The primary function of the carbonization process of MIP is to enrich the fixed carbon in the raw materials, as well as reduce the volatile components and moisture in the raw materials, thereby improving the strength of the carbonized materials, and at the same time generating initial porosity, which helps the activation process. If the carbonization temperature is too low, the components will not be completely volatilized, meaning sufficient initial porosity will not be generated, which will affect the adsorption. If the temperature is too high, the graphite crystallites in the carbonized product will change in an orderly manner. This will reduce the gaps between the crystallites and affect the activation process.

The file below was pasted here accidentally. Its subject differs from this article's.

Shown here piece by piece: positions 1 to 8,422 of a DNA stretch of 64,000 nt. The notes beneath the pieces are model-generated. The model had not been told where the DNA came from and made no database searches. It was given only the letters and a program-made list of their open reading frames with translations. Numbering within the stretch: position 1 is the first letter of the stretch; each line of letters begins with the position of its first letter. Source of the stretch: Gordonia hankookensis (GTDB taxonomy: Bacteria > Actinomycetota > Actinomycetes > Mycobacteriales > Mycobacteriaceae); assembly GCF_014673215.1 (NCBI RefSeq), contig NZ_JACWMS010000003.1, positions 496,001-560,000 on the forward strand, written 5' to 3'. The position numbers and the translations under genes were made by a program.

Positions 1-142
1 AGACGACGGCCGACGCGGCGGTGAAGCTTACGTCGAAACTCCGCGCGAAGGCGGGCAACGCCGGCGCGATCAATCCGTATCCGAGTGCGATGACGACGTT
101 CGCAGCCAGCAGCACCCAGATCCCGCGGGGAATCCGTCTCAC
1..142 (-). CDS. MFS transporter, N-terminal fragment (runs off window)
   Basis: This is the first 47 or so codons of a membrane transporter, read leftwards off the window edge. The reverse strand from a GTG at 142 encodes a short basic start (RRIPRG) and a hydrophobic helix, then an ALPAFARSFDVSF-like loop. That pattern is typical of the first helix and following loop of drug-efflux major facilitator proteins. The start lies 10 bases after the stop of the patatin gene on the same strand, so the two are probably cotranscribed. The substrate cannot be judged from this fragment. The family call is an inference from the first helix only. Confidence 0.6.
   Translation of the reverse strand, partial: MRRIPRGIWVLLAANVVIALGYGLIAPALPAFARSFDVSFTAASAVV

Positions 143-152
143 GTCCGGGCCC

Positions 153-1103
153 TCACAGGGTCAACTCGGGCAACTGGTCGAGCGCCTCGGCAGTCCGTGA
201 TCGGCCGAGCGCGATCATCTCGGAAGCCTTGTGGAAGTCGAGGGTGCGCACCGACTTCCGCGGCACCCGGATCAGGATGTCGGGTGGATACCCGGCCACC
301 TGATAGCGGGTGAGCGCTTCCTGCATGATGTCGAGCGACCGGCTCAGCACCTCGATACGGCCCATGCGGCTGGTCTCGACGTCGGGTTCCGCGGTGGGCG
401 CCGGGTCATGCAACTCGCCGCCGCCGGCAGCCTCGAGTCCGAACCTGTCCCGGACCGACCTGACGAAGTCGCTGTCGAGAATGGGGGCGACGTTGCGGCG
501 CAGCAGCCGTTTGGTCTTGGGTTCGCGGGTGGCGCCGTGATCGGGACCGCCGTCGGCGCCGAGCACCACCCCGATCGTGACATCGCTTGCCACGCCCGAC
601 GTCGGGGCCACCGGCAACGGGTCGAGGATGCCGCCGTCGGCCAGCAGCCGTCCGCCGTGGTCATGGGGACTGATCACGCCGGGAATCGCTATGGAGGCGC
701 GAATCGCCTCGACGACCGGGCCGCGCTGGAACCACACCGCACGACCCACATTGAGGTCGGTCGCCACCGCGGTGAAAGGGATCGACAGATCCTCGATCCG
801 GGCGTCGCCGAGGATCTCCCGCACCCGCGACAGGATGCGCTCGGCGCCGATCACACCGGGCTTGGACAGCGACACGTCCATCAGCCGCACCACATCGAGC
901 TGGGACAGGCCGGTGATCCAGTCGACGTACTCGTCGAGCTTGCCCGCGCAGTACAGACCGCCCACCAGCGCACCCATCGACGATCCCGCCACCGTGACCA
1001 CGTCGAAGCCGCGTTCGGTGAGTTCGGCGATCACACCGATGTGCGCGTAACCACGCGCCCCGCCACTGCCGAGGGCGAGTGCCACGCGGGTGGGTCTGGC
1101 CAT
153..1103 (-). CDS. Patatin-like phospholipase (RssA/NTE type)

Effect of NaOH to C Ratio on Adsorption

According to Fig. 2c, the ratio of NaOH to C had a considerable effect on the adsorption capacity of the activated carbon. When the ratio of NaOH to C was 2 to 1, the adsorption capacity reached 497 mg/g. With different NaOH to C ratios, the properties of the prepared materials were different, which was primarily reflected in the difference in specific surface area.

The chemical activation method was used to prepare additional pore structures. With the increase in the proportion of the activating reagent NaOH, the precursor of the material was brittle and could not withstand severe chemical changes, resulting in larger pores or through-holes. Because the surface area was reduced, the adsorption capacity of the activated carbon was poor.

Thermogravimetric (TG) Analysis and Results